Oakton President Receives National Diversity Council Award
February 22, 2012 − The National Diversity Council will honor Oakton President Margaret B. Lee, Ph.D., as one of its “2012 Most Powerful and Influential Women of Illinois” on March 15.
Given to women who demonstrate leadership excellence in the public or private sector, the award honors those “who have not only achieved personal success, but have made it possible for others to more easily follow in their footsteps.” Lee, a Wilmette resident, is one of 20 women who will be recognized at the Third Annual Illinois Women’s Conference in Chicago. The nonprofit National Diversity Council strives to transform workplaces and communities into inclusive environments for business success and societal enhancement.
The Council commended Lee for demonstrating a “commitment to the highest ethical standards and professional excellence.”
“I am honored to be in such good company, with so many dedicated and accomplished women who are committed to enhancing diversity in the workplace,” Lee said. “Women leaders – indeed all leaders – are obligated to champion diversity within their own organizations.”
Under Lee’s leadership, Oakton established a written anti-bias policy to transform the College’s “practices, curricula, and ways of engaging with one another in order to overcome racism and other forms of bias.” In 2009, the College established the Office of Access, Equity, and Diversity that enriches Oakton’s learning and working environments by attracting and supporting a more diverse faculty, staff, and student body. A Diversity Council and an Anti-Racism Team actively engage the College community and support Oakton’s anti-bias mission. The Pan African Connection sponsors events and activities that engage the College community, as well as representatives from colleges across the state.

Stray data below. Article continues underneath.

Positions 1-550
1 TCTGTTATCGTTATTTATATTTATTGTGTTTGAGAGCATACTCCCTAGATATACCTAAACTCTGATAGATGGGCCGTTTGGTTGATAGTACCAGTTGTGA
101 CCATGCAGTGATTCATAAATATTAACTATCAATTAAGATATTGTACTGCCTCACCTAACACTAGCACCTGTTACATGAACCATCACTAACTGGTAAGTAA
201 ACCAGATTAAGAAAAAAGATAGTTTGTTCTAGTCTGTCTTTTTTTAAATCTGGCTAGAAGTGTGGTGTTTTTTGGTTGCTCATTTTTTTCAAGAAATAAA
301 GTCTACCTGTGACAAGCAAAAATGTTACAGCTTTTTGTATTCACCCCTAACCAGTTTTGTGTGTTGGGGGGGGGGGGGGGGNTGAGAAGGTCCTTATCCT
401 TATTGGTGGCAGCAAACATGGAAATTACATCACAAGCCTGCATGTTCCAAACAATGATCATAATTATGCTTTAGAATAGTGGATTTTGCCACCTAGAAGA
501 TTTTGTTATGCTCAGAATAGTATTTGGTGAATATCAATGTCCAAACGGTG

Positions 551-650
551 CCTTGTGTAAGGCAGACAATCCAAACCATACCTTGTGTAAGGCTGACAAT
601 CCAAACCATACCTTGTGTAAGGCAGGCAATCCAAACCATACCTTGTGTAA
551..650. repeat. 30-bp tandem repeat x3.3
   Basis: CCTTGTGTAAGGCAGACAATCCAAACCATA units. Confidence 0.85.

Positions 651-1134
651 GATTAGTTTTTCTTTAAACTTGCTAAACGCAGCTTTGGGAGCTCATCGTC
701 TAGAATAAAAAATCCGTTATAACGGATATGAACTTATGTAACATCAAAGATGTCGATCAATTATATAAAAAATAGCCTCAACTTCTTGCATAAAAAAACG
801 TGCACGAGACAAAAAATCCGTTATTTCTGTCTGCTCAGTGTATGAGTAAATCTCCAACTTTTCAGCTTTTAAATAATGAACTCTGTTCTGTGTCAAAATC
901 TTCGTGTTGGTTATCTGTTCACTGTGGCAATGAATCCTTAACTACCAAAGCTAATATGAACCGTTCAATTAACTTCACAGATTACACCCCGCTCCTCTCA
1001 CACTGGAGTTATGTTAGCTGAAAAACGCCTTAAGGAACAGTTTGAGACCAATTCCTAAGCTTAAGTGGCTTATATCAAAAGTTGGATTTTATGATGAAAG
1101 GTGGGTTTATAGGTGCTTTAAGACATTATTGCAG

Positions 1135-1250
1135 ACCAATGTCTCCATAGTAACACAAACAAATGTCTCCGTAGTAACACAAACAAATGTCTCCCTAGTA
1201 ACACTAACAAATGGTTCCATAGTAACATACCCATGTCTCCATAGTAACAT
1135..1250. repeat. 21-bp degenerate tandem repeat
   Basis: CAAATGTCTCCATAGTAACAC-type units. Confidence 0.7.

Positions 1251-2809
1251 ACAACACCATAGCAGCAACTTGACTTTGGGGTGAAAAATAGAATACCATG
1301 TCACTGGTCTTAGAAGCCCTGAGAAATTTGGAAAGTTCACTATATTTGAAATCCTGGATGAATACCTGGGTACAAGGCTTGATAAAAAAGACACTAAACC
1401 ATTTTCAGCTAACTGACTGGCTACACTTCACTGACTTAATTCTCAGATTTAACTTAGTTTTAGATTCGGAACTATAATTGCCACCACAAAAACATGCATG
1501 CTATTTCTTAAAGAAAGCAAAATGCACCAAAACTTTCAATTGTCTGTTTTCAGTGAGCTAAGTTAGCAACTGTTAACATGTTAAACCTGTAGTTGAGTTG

The College also recently instituted “Safe Zone,” a program that trains employees to serve as a source of support and affirmation for gay, lesbian, bisexual, transgender, and questioning students and employees. In 2010, the Evanston-North Shore Branch of the National Association of the Advancement of Colored People honored Lee with a community service award for her educational leadership. Countries around the world including China, Thailand, India, and the Netherlands have called on her for professional advice and training.
Lee, also a professor of English, became Oakton’s third president in 1995. From 1985 to 1995, she served as vice president for academic affairs at the College. She holds a doctorate and master of arts degrees in English language and literature from the University of Chicago, where she was a Ford Foundation Fellow in the Humanities and a Woodrow Wilson Dissertation Scholar in Women’s Studies.